12% short-term capital gains MA State Tax

Discussion in 'Taxes and Accounting' started by bouncy, Apr 5, 2007.

  1. bouncy


    Massachussets imposes a 12% State Tax on all short term capital gains. No wonder there are hardly any prop shops in Boston!

    I am planning on moving to Boston and am a remote equities trader who currently files a k-1, reporting all income as short term capital gains.

    How can I avoid paying that 12%? Can I set up a business entity in, say, Delaware, to avoid it?

    Thanks for any input.
  2. jem


    you might consider setting up a "hedge fund" with offices in nevada or florida. Get some small investors (maybe insignificantly small) and then pay yourself a salary as a trader and maybe someone else as bookeeper.

    The salary in MA would be taxable but if set up properly and elected marked to market you might avoid state income tax and fica on the profits.

    You should become very knowledgable about this or hire a very smart lawyer and accountant.

    And there is no guarantee your structure will not be challenged.

    Back when I was making enough trading to care about this - I had to educate all the accuntants for my business. for the smart ones it rang a bell immediately. some just never could get why a trader did not have to pay fica if he was not a dealer or a floor trader.

    By the way this distinction was not something prop firms wished ackowledge either. But the IRS did in my case becasue I explained in on my returns and in a trader in my offices case when he was audited.
  3. LOL Don't move to Taxachussets!
  4. If you don't mind to move further north, try NH, no state income tax.
  5. If you are going to be / file as a MA resident (which I was for 5 years), I don't see how you could escape the state income tax on most of your income. Regardless of what form that income takes or what business structure you set up and where.

    Since you trade remotely, what is the reason for the move? From how far? Wife / kids involved? Buy / rent, city / suburbs?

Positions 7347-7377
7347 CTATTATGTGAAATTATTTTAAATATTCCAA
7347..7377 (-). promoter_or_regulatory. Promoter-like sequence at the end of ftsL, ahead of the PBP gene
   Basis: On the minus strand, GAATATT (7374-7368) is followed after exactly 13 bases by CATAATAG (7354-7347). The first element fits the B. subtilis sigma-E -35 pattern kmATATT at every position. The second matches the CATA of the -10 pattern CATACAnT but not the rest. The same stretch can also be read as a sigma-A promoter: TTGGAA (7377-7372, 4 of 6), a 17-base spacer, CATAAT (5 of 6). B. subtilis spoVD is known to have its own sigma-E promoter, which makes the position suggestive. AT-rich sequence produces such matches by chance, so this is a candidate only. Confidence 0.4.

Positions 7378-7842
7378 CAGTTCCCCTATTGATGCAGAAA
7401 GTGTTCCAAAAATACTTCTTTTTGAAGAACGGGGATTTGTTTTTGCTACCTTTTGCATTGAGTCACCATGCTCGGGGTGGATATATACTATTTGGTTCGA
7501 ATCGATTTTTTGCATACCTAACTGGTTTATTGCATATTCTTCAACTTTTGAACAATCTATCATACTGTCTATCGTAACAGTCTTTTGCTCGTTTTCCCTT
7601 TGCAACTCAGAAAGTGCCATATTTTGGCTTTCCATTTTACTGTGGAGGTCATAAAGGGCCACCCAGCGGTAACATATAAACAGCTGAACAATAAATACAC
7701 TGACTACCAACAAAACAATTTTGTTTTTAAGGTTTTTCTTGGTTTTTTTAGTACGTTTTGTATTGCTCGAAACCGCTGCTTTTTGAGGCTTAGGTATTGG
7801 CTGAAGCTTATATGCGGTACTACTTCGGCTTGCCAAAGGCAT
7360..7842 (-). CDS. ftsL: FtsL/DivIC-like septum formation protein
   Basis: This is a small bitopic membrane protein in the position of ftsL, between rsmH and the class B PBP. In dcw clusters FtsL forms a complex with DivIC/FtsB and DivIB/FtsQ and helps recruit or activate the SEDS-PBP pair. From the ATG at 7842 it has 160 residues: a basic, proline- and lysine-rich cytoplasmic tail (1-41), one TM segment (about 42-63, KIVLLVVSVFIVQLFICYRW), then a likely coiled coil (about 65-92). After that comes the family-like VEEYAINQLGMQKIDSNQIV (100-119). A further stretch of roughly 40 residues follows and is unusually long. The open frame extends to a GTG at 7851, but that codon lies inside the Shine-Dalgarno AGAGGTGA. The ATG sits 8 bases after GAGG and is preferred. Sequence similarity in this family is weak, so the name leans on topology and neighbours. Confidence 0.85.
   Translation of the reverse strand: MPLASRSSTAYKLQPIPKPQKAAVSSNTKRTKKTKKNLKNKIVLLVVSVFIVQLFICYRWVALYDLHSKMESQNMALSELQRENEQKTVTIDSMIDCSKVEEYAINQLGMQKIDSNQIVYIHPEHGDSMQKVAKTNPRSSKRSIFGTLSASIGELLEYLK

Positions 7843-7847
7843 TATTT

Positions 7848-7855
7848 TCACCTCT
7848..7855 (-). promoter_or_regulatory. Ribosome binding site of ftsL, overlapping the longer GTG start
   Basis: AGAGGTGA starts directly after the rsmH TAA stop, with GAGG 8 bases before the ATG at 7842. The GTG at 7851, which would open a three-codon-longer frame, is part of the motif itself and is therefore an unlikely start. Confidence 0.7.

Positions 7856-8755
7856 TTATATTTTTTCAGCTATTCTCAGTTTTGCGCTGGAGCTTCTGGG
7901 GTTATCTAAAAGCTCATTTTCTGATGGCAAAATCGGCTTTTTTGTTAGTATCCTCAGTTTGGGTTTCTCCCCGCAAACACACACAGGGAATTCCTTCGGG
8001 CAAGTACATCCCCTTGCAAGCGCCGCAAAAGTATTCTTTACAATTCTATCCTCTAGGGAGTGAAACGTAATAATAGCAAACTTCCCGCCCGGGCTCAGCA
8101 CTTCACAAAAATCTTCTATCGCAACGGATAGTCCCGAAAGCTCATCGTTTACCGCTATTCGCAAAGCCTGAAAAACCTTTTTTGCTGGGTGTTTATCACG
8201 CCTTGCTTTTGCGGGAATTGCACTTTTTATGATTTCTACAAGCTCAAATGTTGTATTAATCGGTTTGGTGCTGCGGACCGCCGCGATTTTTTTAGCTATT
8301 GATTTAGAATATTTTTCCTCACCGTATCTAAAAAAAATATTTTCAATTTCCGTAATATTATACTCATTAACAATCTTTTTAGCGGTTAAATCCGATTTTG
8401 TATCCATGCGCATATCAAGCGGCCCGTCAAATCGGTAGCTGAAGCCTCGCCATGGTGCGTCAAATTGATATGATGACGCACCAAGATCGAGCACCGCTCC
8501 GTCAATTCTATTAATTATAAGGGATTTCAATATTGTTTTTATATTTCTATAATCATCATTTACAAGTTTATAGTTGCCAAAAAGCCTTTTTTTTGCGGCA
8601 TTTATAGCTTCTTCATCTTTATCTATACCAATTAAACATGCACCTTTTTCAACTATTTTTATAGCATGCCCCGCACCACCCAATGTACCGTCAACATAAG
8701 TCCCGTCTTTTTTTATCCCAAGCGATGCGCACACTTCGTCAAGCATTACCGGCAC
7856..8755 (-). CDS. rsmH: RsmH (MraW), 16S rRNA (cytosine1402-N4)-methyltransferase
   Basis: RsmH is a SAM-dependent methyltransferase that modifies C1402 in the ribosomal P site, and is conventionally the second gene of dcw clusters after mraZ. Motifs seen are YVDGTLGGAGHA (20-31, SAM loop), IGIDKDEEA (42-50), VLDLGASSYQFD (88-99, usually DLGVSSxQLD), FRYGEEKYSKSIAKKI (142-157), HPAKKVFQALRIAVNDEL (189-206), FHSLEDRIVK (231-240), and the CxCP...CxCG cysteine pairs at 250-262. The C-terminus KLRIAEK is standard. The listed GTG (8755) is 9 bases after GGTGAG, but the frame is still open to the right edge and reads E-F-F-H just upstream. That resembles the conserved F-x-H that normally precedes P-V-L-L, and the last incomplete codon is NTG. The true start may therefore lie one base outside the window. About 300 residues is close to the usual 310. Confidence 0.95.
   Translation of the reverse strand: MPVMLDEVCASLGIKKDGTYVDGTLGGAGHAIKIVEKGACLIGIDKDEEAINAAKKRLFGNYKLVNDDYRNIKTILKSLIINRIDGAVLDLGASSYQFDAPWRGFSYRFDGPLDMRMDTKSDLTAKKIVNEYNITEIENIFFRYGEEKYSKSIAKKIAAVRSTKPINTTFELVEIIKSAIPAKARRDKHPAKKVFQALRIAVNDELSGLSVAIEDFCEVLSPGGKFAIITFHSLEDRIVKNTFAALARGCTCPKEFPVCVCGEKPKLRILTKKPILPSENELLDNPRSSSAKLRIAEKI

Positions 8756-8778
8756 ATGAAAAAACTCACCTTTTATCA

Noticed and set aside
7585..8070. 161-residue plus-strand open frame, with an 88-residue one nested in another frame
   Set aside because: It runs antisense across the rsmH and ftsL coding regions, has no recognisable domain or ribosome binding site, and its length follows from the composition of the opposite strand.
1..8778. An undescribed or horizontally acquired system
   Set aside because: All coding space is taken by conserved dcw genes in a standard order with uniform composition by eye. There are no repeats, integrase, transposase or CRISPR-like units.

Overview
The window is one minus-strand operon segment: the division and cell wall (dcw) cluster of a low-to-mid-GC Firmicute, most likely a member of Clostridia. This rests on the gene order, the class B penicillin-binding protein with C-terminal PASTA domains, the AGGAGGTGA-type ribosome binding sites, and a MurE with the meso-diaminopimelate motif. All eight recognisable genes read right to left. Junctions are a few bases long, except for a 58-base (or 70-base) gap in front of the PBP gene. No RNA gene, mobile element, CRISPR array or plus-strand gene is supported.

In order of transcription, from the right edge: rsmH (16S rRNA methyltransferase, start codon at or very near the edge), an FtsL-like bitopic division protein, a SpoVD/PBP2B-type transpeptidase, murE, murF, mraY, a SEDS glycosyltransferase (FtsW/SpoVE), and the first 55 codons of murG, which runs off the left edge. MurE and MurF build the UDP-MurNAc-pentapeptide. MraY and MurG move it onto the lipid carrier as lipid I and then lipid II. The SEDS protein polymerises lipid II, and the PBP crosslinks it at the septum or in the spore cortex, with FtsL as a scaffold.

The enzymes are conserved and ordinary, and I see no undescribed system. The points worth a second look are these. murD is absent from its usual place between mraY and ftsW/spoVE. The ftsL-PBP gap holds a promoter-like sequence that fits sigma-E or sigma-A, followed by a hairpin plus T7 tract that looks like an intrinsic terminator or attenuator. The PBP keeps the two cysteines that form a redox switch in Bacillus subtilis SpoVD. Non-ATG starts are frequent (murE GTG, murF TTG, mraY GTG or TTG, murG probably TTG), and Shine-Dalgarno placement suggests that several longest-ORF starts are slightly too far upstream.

Depending on those factors, you may also consider that next-door New Hampshire has no state income tax, as well as generally much more bang for the buck, in terms of RE, lifestyle, etc. Nashua area is a sub-40-minute drive from downtown Boston; Seacoast isn't much further. Filing as a NH resident might be an attractive solution, obviously, subject to what your / your family's needs and priorities are.
  6. I thought if you file MTM or go through a prop house trading stocks only, your profit will be your regular income right. It does not show up as short term capital gain. Unless you are trading futures, which is break up into long and short term capital gains. Am I missing something
  7. ratan961


    I'm also planning on moving to MA sometime this year. I use MTM so I was also thinking that gains from trading would be reported as ordinary income. But if anyone has any experience on MTM capital gains vs. ordinary income, especially in Massachusetts I'd love to hear it.
  8. jem


    The structure of trading has changed. Especially for Nyse stocks.

    But before you accept that fact that profits from prop trading are income, you should take the time to read the irs code

    Understand the difference between a capital gain and a salary. If you are trading your own money -- read the code and see if you are forced to call profits on your holdings salary. I would still argue you are not holding inventory for the public the way dealers to the public and floor traders are. But I have not read the code lately.

    A few years back prop trading firms would doing a major disservice to their tradrers by characterize their gains as salary.
  9. pismo10


    NH does have state income tax on "unearned" income like cap gains, but its still less than 12%. Mass blows.
  10. Incorrect. Unearned income applies only to dividends and interest. Capital gains are NOT taxed. Dividends and interest are taxed at 5%, with a $2,400 personal exemption ($4,800 married).
    #10     Apr 8, 2007